In fact, it is not uncommon for skyscrapers in Mumbai’s commercial district -- like Hoechst, Maker Chambers and Atlanta -- to exclude 13 when numbering their floors. You can’t get to the 13th floor of the Trident Hotel at Nariman Point because there isn’t one.
However, urban legends and local superstitions in haunted Mumbai go beyond mere triskaidekaphobia.
Stories of ghosts, unexplained serial suicides, abandoned mills, haunted houses and territorial widows in white saris determined to make people’s lives miserable from the afterlife, populate a large unofficial body of local folklore.
Despite the catalog of gruesome urban legends, Mumbai is a city with its head on its shoulders; a city with too much grit to capitulate to ghost stories.
No one will ever stop driving down the winding road from the Tower of Silence that offers one of the best views of the city; and the price of an apartment at Grand Paradi will surely frighten a Mumbaiker before any old story about spiteful spirits.
1. Grand Paradi Towers
Arguably the most famous haunted Mumbai house is situated in one of the city’s most affluent areas.
On the eighth floor of the Grand Paradi Towers in Kemps Corner, a series of freakish suicides drew attention to what appeared to be a gruesome pattern of deaths and accidents in the building.
In 2004 an elderly couple jumped out of the window of this apartment. Their children and their grandchild followed suit within the year.
“There was something unacceptable to our rational minds that a whole family, three generations, living in one house should commit suicide in the same way," says a resident who has lived in the building for 30 years. "There have been up to 20 fatal accidents and suicides since the building was constructed in 1976. Many involving children and even a maid who either jumped or fell out of a window."
After the series of unfortunate events the building society began to believe that paranormal forces were at work.
“After the suicides of the family the building society decided to do a puja and a havan (prayer ceremonies) and since then everything has stopped but the flat remains unoccupied," another resident tell us.
2. Sanjay Gandhi National Park
Located on the northern fringes of Mumbai, this large protected area is usually where visitors go in search of wildlife.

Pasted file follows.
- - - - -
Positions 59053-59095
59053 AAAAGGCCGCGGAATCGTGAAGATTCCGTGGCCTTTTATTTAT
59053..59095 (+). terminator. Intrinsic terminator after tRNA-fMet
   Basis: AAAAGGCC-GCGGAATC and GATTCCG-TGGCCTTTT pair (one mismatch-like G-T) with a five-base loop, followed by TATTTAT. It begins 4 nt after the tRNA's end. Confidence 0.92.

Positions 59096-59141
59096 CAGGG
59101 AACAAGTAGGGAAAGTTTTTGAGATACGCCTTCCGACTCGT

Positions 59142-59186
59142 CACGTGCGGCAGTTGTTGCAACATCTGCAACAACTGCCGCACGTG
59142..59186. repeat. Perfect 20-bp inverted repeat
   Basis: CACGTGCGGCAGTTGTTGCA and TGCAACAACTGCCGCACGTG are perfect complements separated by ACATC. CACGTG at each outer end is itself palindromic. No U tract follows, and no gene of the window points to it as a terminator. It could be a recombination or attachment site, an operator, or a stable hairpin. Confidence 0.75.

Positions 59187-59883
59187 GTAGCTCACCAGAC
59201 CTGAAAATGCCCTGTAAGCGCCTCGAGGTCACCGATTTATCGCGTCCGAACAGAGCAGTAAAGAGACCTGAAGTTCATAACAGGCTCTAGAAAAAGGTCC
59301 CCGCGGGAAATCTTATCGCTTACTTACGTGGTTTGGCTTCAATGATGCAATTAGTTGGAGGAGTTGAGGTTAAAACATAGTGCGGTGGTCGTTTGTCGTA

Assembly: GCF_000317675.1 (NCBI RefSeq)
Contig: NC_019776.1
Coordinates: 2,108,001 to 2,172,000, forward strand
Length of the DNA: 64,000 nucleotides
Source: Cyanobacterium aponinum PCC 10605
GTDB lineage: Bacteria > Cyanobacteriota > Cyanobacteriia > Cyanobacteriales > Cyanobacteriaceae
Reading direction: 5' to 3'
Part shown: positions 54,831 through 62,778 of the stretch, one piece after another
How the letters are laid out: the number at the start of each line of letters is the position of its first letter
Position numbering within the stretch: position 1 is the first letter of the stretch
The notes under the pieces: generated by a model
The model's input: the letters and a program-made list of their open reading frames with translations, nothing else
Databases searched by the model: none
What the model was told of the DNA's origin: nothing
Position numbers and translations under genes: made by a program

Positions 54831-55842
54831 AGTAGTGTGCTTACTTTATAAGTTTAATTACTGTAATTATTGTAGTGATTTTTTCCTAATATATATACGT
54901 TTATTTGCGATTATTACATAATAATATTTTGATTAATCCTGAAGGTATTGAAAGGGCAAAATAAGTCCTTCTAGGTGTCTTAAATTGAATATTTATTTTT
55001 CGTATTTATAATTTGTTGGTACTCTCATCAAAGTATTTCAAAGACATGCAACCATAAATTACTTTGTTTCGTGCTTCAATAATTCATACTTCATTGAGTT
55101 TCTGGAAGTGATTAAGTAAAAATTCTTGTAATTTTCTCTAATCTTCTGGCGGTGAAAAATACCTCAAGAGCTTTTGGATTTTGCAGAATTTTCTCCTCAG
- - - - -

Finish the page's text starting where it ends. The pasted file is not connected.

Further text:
There are rumors however, that at night people see a phantom hitchhiker.
Dubious as this sounds, forest guards insist it's true.
3. Mukesh MillsShut down in 1980, this enormous abandoned mill in Colaba has been the shooting ground for numerous Bollywood films and advertisements.
Deserted and rundown, Mukesh Mills is a ready-made set for horror films and Gothic shows, especially considering the mills are actually considered to be haunted.
Many directors, actors and producers refuse to work here past sunset.
One television actress claimed to have had a particularly bad experience when one of her female co-stars suddenly began speaking in a manly voice, as if she were possessed, telling the crew to leave the premises immediately.
Others say this haunted Mumbai area is jinxed and people are always losing their belongings, wallets and phones.
Mukesh Mills will soon be demolished and replaced by a new high-rise residential and commercial complex and a five-star hotel.
4. Tower of Silence
Sounds ominous doesn’t it? The Tower of Silence is actually a Parsi cemetery situated rather picturesquely on Malabar Hill in South Mumbai.
Custom dictates that Parsis leave the bodies of their dead for vultures to feed on.
The graphic images that come to mind lend themselves to all sorts of horrifying stories.
The winding road that leads down the hill is particularly desolate and eerie at night and the place has become recognized as a kind of ghoulish hangout.
The weird happenings at the Grand Paradi Towers for instance, were blamed on spectral forces emanating from this cemetery.